The appeal of Abu Mazen and Abu Ala is that they are ready to advocate an end to violence and to engage in realistic negotiations in pursuit of the goal that Arafat has enunciated and persuaded the majority of the Palestinian population to accept: an independent Palestinian state in the West Bank and Gaza, with its capital in Jerusalem, in peaceful co-existence with the State of Israel.

The irony of the situation is that, by the time of Abu Mazen's appointment as prime minister, there was growing dissatisfaction with Arafat's leadership — including, significantly, his inability to end the violence and advance the negotiations — within the Palestinian political elite and general population. The idea of appointing a prime minister was generated within the Palestinian community itself and represented a significant accomplishment under trying circumstances.

US pressure no doubt contributed to Arafat's decision to accept his Legislative Council's recommendation. But by defining the action as a US-sponsored regime change, we were in effect saying to the Palestinian leadership: "We will force you to appoint a new prime minister, even if you have independently decided to do so."

As a result, not only was the legitimacy of the new prime minister undermined, but Palestinians felt further humiliated because their elected president, the father of their nation, and the symbol of their collective identity was being denied the respect and dignity due to his status.

Not surprisingly, Arafat's popularity has increased — and will increase even further if he is forcibly removed.

With the designation of Abu Ala as the new prime minister, we have another chance to frame this political development constructively, in a way consistent with the intentions of the Palestinian reformers and the dignity of the Palestinian public. Far from removing Arafat or replacing him with the new prime minister, we should endorse a redefinition of the role of the Palestinian president.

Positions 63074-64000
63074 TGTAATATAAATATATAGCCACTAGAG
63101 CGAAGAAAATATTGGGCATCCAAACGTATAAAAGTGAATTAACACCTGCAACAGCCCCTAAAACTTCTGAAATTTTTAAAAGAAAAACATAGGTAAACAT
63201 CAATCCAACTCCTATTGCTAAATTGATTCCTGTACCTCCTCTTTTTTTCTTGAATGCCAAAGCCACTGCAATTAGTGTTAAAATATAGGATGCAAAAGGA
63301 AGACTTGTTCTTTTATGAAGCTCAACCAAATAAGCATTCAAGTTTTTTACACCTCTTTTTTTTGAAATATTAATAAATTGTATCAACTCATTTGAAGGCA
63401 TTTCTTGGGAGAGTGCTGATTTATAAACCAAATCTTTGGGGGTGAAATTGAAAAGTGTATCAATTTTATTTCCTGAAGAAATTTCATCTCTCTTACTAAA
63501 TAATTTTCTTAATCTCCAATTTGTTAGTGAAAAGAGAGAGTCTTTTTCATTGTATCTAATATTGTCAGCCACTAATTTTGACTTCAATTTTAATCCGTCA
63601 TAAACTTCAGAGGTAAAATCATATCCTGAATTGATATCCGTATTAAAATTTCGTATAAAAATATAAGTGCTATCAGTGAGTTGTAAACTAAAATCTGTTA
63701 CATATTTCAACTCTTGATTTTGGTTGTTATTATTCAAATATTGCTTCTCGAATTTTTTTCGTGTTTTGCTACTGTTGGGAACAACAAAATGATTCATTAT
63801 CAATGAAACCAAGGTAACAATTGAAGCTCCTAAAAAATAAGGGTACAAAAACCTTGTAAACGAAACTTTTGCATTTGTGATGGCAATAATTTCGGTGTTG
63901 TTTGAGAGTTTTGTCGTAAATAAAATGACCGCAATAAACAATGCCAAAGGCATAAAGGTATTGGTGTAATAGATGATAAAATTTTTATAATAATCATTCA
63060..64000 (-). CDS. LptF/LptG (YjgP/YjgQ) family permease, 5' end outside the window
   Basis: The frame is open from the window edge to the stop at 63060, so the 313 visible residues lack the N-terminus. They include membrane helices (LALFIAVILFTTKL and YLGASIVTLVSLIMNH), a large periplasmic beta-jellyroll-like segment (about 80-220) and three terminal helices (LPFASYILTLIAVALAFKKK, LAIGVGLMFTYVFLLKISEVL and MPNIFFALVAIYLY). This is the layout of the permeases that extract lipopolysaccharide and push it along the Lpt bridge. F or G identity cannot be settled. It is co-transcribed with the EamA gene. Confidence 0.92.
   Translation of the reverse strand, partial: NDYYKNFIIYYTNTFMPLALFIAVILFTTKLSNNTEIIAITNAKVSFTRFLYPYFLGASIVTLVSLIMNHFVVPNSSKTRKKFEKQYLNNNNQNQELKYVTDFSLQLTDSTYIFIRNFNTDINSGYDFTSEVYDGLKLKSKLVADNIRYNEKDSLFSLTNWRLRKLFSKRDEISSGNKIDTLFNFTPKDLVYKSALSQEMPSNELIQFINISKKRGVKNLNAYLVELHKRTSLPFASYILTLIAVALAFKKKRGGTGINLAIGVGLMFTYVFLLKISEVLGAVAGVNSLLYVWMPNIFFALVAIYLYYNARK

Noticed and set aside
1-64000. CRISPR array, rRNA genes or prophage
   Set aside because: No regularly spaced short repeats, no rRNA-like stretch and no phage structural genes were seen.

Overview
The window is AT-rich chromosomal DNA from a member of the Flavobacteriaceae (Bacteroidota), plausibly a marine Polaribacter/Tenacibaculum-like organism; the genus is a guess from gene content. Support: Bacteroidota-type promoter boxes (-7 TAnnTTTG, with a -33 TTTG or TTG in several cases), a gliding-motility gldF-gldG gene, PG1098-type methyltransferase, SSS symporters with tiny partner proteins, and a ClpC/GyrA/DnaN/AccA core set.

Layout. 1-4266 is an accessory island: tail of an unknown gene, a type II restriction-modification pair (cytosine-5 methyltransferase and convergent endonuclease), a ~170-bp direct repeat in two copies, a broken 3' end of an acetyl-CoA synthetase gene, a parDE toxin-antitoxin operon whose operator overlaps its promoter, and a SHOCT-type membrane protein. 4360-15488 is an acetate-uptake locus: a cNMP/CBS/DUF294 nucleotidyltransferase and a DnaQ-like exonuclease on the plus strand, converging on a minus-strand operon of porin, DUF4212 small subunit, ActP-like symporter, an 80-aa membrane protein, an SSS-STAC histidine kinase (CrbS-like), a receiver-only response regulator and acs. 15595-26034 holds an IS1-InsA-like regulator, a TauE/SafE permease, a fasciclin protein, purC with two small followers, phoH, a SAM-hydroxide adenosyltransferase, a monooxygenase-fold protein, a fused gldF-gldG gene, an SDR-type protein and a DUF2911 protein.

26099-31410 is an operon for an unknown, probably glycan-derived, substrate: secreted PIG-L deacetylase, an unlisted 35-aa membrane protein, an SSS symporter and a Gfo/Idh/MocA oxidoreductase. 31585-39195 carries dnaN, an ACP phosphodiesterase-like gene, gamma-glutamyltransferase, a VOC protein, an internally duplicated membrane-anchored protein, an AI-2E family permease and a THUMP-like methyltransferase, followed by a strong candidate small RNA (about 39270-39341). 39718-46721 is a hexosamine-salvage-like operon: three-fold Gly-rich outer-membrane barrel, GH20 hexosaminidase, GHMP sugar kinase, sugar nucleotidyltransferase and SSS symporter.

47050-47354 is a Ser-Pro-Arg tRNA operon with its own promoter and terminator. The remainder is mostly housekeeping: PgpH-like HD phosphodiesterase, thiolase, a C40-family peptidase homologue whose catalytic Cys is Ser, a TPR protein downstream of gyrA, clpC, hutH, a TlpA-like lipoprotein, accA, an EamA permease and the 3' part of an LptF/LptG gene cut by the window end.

Arafat, as president, would become the head-of-state, occupying a position that is essentially ceremonial and symbolic (similar to the position of the president of Israel), while the prime minister would be the head-of-government, responsible for conducting the internal and external affairs of the Palestinian Authority, including internal security and peace negotiations.

As head-of-state, Arafat would be treated with the full respect that is due to his office and would be recognized in his historical role as the symbol and father of the Palestinian people and its incipient state.

There is no guarantee that, under such an arrangement, Arafat would readily abandon his life-long habit of maintaining personal control. But his incentive to cooperate with his prime minister would be greatly enhanced. Above all, the prime minister would start out with the domestic legitimacy that he needs to function effectively and would have the opportunity to enhance his legitimacy by pursuing a meaningful peace process and achieving positive changes in the daily lives of his constituency.


Herbert C. Kelman is Richard Clarke Cabot Research Professor of Social Ethics and co-chair of the Middle East Seminar at Harvard University.